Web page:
By Jeff Lutz, ProWrestling.net Staffer (@JLutz82)
The best part of the first several weeks of All Elite Wrestling television was the lack of cynicism.
It was refreshing for a promotion to have no history of disappointing its fans, no wrestlers who were rejected by the audience, no main-event matches characterized as flops and panned by critics.
Just by existing, AEW earned trust and goodwill that has been missing from WWE for years. Now, in week 10 of AEW Dynamite on TNT, some of the good vibes are withering. AEW’s audience has dropped by more than half since its debut of 1.4 million viewers, and the reasons for that are easy to spot.
Before those criticisms, some disclosure. I’ve watched every Dynamite show in its entirety except for the Nov. 27 episode, which dropped to 663,000 viewers on the day before Thanksgiving. I’ve seen and enjoyed both pay-per-view events and became a fan of wrestlers I wasn’t previously familiar with, especially Santana and Ortiz (and particularly Santana). I am hoping for AEW to succeed in whatever way it defines success.
But week 10 of Dynamite on Wednesday highlighted some of the problems that have kept AEW’s audience from growing, both in the buildings it broadcasts from and on TV. Audio issues have persisted during the last several weeks and distracted from important matches and segments. And while I know it’s dangerous territory to critique the Young Bucks on the internet, their matches are becoming forgettable.
Wednesday’s six-man tag in which the Bucks teamed with Dustin Rhodes – the star of the match – against Santana and Ortiz and fellow Inner Circle member Sammy Guevara was not the kind of match the masses want to see. If they did, the masses would be showing up every Wednesday night.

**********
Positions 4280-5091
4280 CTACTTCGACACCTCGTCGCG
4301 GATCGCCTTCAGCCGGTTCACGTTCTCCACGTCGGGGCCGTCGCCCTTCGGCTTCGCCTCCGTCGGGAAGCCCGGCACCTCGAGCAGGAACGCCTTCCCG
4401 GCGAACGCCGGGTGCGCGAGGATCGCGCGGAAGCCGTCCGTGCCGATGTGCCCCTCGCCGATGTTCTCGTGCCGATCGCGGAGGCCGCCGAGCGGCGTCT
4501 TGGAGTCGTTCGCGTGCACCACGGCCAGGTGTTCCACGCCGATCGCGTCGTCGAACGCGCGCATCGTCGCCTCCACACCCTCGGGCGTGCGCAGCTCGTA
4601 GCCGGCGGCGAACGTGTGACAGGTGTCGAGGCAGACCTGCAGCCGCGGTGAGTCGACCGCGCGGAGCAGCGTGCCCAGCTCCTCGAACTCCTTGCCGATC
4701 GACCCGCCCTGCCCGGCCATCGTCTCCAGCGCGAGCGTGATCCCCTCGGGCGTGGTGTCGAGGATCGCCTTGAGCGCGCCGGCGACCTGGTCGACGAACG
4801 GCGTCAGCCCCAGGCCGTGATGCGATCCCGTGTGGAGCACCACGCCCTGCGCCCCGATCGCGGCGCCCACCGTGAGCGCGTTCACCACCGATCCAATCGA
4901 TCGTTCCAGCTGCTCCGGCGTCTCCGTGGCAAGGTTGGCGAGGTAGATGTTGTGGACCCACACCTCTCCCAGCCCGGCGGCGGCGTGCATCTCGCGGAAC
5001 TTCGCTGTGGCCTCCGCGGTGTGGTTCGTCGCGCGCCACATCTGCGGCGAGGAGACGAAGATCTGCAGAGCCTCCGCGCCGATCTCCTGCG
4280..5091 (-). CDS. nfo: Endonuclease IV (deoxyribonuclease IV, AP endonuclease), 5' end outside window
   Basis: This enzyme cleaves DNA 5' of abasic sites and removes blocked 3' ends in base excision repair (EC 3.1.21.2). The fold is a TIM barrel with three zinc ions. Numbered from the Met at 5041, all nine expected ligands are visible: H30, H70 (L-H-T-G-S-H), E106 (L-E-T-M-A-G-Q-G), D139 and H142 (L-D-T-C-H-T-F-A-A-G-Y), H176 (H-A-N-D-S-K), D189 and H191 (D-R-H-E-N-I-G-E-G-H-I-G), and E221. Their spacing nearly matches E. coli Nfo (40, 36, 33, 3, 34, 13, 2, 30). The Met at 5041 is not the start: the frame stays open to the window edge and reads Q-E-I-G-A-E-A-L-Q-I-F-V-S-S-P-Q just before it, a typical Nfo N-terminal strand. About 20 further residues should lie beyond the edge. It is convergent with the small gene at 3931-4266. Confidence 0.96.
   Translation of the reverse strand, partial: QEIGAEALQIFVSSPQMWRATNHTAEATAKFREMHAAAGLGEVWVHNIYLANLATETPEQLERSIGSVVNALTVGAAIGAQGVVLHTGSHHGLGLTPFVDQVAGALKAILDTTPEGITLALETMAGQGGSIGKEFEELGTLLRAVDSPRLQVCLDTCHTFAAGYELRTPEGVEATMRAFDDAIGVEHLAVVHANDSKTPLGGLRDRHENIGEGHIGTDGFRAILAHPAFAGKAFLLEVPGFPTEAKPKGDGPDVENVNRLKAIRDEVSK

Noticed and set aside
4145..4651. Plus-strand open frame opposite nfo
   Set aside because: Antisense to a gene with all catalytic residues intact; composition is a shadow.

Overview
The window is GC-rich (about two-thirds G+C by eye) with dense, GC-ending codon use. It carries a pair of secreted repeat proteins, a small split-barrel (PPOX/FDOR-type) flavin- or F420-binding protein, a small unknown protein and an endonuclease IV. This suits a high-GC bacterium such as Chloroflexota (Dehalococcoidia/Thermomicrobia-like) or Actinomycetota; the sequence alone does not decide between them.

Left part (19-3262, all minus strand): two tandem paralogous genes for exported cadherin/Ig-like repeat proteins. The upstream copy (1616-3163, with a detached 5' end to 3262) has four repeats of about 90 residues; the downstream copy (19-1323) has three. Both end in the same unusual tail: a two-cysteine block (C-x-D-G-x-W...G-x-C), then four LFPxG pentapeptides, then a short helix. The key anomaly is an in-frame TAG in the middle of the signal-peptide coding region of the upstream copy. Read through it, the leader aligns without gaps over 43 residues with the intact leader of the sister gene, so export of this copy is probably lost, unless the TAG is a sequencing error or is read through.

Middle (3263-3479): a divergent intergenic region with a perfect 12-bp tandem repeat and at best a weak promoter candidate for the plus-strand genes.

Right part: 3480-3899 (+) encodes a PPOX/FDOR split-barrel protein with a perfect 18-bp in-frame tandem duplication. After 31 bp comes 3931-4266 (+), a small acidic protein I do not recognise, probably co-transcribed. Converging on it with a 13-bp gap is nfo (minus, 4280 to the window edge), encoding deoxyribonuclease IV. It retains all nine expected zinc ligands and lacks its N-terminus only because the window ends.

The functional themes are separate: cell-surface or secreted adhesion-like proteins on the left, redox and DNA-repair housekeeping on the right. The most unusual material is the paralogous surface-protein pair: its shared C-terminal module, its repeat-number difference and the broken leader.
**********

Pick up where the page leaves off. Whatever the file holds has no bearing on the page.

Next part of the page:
There is no questioning the Bucks’ talent, athleticism, charisma and connection with the crowd. But their frenetic style, especially in matches that are supposed to be based upon deeply personal rivalries, is not fitting for fans who are accustomed to more psychological, emotionally based ring work. If every moment in a match is designed to be can’t-miss, it ultimately feels like it can be missed.
Maybe it was the start to Wednesday’s show putting me in a less accepting mood, but I wasn’t enamored of Cody’s promo, either. Giving all of his prized possessions to MJF, an enemy who said he wouldn’t wrestle you only three days prior, doesn’t seem like the best way for Cody to entice someone into a fight. It also felt like several steps were skipped on the way to Cody handing over $50,000 to a rival.
But that’s a small-picture grievance and not a deal-breaker. The more pressing Cody problem is that he can never wrestle for the AEW Championship, a stipulation he and the company insist is unbreakable. That means all of Cody’s feuds must be personal and fueled by hate, and that’s not always easy to achieve. It’s working with MJF, but who knows if or how the crowd will accept the next heel put in Cody’s way?
At least there are heels for Cody to avenge. In many matches, I’m not sure who I’m supposed to be rooting for. Few performers get meaningful promo time to establish who they are and what they want. And now many of the bad guys – and girls – have taken on dark, brooding personalities that are reminiscent of bad comic-book villains.
Though it may not seem like it, my complaints with AEW are minimal and they come from a good place. I am not close to giving up on the company and I trust Cody and his group of fellow executive vice presidents to figure out what fans want. In many ways, widespread criticism means AEW has finally arrived. Wrestling fans are difficult to please by nature, and fielding complaints is a rite of passage for any worthwhile company.
AEW is worthwhile, entertaining, and living up to its promise as an alternative to WWE. I don’t expect these complaints or any others to become lasting. If the lack of cynicism was the best part of AEW’s initial weeks, maybe immersing itself in the land of cynical fans and critics means AEW is on its way to cementing its legitimacy.